Bhutan

Mountainous Bhutan, half the size of Indiana, is situated on the southeast slope of the Himalayas, bordered on the north and east by Tibet and on the south and west and east by India. The landscape consists of a succession of lofty and rugged mountains and deep valleys. In the north, towering peaks reach a height of 24,000 ft (7,315 m).


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Subcategories

  • Trongsa, previously Tongsa (Dzongkha: ཀྲོང་གསར་, Wylie: krong gsar), is a Thromde or town, and the capital of Trongsa District in central Bhutan The name means "new village" in Dzongkha The first temple was built in 1543 by the Drukpa lama Ngagi Wangchuck, who was the great-grandfather of Ngawang Namgyal, Zhabdrung Rinpoche, the unifier of Bhutan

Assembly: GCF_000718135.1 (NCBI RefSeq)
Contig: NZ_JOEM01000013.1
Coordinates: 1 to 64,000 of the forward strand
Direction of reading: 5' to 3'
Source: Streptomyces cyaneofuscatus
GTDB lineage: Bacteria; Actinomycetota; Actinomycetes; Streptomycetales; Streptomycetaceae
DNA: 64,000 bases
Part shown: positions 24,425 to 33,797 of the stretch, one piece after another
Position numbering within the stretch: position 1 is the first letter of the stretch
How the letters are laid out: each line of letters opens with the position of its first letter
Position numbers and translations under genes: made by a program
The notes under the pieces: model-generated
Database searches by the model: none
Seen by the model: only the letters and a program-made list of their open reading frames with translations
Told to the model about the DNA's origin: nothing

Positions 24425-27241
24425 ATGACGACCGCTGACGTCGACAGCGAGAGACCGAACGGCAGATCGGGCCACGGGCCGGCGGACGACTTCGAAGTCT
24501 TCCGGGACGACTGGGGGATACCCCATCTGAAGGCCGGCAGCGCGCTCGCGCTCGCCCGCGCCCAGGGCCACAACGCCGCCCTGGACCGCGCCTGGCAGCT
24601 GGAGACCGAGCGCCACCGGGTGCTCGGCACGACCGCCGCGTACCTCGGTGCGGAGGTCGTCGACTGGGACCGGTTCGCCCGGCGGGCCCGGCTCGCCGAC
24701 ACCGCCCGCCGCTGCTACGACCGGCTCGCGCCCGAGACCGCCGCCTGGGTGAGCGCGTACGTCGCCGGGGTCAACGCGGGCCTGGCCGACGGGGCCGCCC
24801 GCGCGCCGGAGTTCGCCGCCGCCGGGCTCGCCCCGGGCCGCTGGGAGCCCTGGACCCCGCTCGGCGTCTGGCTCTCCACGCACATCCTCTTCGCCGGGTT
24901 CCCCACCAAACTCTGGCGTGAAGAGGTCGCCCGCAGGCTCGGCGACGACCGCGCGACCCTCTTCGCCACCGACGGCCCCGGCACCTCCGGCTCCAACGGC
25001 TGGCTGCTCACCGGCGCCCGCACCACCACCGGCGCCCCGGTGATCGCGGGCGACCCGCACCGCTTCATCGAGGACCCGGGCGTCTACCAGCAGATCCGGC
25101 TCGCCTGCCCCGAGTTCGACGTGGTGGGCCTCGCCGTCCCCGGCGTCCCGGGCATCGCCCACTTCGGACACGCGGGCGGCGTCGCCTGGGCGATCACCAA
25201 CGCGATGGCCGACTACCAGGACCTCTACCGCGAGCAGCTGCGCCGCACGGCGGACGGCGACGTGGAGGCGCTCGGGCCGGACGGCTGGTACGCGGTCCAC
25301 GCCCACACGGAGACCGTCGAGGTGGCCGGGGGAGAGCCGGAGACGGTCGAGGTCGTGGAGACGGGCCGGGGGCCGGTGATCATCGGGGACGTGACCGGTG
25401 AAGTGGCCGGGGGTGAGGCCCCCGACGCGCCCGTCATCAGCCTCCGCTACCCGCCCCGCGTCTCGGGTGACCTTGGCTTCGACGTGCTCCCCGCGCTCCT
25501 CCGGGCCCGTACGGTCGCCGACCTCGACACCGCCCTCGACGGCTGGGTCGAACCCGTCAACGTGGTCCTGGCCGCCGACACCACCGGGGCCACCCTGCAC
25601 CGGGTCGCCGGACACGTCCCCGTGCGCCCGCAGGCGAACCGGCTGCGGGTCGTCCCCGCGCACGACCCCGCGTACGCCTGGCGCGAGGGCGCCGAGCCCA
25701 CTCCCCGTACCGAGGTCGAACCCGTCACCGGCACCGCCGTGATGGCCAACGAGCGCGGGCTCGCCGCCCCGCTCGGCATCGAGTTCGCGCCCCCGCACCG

• Paro, town, western Bhutan, in the Himalayas on the Paro River. Centred on Fort Paro, a large rectangular building with a seven-story tower, it was the main cultural, commercial, and political centre of the country until the national capital was settled at Thimphu in 1962; Paro remains the summer capital. It is connected by the Indo-Bhutan National Highway to Phuntsholing on the Indian border, and it has an air landing strip. The Paro River valley, with temperatures ranging from an average of 40° F (4° C) in January to 75° F in July and annual rainfall averaging 30–35 inches (760–890 mm), is intensively cultivated; it is one of the most densely settled regions of Bhutan. Pop. (latest est.) 10,000.

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